In the last writer’s toolkit post I talked about using a Hollywood drama writing process to draft up an abstract for a report or proposal or any other piece of writing you may be tackling. The idea of getting an abstract, or short summary, written is to clarify what it is that you’ll be writing about. This will help you stay focused. This post is about turning that abstract into a table of contents that provides you with some structure to write to. Let’s first look at my abstract again.
The Health Practitioners Competence Assurance Act 2003 requires health practitioners to be both clinically and culturally competent, although it does not provide a clear definition of cultural competence. A question therefore remains about what fully competent healthcare looks like. A three-hour hui (meeting) with 10 Māori health practitioners provided a forum for the discussion of the links between their clinical and cultural competencies in their delivery of health care to patients and whānau (family). Whakawhanaungatanga (the process of establishing relationships) was pivotal to their health care practice models. The practitioners used terms coined by Mason Durie to describe patients’ journeys as beginning with engagement or whakapiri, where practitioners being Māori was most important for patients. In the next part of patients’ journey, cultural and clinical skills meshed to facilitate patients’ coping and sense of control over their journey and their healing; that is, whakamana. In the long-term practitioners worked with patients to facilitate their mana motuhake; their independence and inter-dependence. At every part of patients’ journey the practitioners built their relationship with patients, and facilitated patients’ ability to build relationships with their own whānau. It was concluded that clinical and cultural competency were not two separate skills; rather they intertwined with practitioners delivering clinical care within their Māori worldview to patients and whānau who engaged with them as Māori, and as whānau.
I want my research report to be fairly traditional; that is, it’ll contain an introduction, methods section, findings section, discussion and conclusions, and possibly recommendations. Then at the beginning it may have a 1-2 page executive summary.
In Microsoft Word there’s a SmartArt tool that I use to help me chart what’s going to be incuded in my Introduction, and then in other parts of my report. I like the SmartArt option that helps me construct a sideways tree of topcis and subtopics that I want to write about. If you don’t have Word or a computer application with something like SmartArt then pen and paper work just as well.
You’ll see from the tree I’ve constructed that I think my Introduction needs to cover two main topics in order to introduce my report adequately: the Health Practitioners Competency Assurance Act 2003, and Māori Health. The third topic, ‘The present research’, is about orienting readers to the research that’s going to be reported. I’ve then put in some sub-topics to be covered and, in a couple of instances, some sub-sub-topics. You can set this ‘tree’ or map out in a different format and go into even more sub-sub-sub-topics if this is useful to you. These topics and sub-topics can also be the headings and sub-headings in the Introduction inself.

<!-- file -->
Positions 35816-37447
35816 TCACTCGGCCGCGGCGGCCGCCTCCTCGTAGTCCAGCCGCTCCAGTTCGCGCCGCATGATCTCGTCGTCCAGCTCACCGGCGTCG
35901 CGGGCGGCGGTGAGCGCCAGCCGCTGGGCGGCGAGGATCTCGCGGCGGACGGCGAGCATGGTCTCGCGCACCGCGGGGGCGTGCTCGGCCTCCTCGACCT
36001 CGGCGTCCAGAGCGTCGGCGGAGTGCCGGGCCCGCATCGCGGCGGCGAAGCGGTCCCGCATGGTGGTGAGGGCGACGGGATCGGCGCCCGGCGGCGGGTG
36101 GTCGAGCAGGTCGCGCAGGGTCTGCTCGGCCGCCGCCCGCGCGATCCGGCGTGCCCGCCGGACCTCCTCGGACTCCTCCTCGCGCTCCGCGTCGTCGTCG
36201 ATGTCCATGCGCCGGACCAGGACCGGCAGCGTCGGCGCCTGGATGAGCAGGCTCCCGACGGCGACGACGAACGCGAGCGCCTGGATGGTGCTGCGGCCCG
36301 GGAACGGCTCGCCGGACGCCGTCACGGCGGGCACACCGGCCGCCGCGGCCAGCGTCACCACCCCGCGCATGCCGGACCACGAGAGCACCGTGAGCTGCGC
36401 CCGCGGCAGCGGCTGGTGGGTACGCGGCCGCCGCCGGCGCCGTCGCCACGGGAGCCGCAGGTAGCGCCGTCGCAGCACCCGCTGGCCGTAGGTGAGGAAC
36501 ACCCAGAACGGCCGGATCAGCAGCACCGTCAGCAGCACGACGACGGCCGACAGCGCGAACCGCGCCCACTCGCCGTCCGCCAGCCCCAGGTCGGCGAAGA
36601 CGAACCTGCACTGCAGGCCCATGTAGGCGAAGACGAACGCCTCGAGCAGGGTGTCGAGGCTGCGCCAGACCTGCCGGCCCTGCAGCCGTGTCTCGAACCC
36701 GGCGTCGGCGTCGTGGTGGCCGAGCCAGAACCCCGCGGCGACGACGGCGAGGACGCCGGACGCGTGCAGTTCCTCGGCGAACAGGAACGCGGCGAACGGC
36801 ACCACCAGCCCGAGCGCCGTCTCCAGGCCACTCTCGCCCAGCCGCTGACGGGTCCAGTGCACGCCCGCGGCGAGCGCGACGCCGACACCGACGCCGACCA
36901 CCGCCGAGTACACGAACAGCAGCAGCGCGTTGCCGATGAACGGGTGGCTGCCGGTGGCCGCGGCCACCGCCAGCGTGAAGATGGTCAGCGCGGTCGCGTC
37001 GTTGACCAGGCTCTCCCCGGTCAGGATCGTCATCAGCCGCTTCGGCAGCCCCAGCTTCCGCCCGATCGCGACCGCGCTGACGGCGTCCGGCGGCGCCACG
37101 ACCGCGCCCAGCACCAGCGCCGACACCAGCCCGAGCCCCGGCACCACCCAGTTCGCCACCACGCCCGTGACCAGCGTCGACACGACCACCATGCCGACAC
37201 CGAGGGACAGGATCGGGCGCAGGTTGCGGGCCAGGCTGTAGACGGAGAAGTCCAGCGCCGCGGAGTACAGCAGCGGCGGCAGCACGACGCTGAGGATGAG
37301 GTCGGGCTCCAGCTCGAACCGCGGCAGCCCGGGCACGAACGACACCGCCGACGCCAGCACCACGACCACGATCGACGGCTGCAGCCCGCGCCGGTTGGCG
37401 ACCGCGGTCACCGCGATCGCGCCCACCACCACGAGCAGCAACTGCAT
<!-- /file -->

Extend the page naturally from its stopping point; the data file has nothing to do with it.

I can then start writing about any one of these topics or sub-topics. It doesn’t really matter where I start because I now have a map of how topics and sub-topics are connected. This map also lets me use a writing procrastination trick: that if I don’t want to write about one topic (because of writer’s block, or just not being inclined), then I’ll write about another topic. This way even if I’m avoiding one piece of writing, I’m writing about something else that’s useful for my report. I know this is ‘real’ procrastination but it works for me.
There’s nothing in this process that says you can’t go back and revise your abstract if you realise you want to cover more things while you’re constructing a table of contents map. This is the same as revisiting and revising your table of contents map once you get writing and find that it doesn’t quite fit. Remember this mapping produces a writing structures that should be helpful for you in the work you want to achieve. If it’s not helpful then change it. (Just don’t mistake the structure’s helpfulness or otherwise with any issues of your own; for example, not being disciplined in your writing, or being too inclined to really procrastinate.)
In the next writer’s toolkit post I’ll talk about mapping out and writing your methodology and method (and what the difference is between the two). Kia ora.
Contributed by Fiona Cram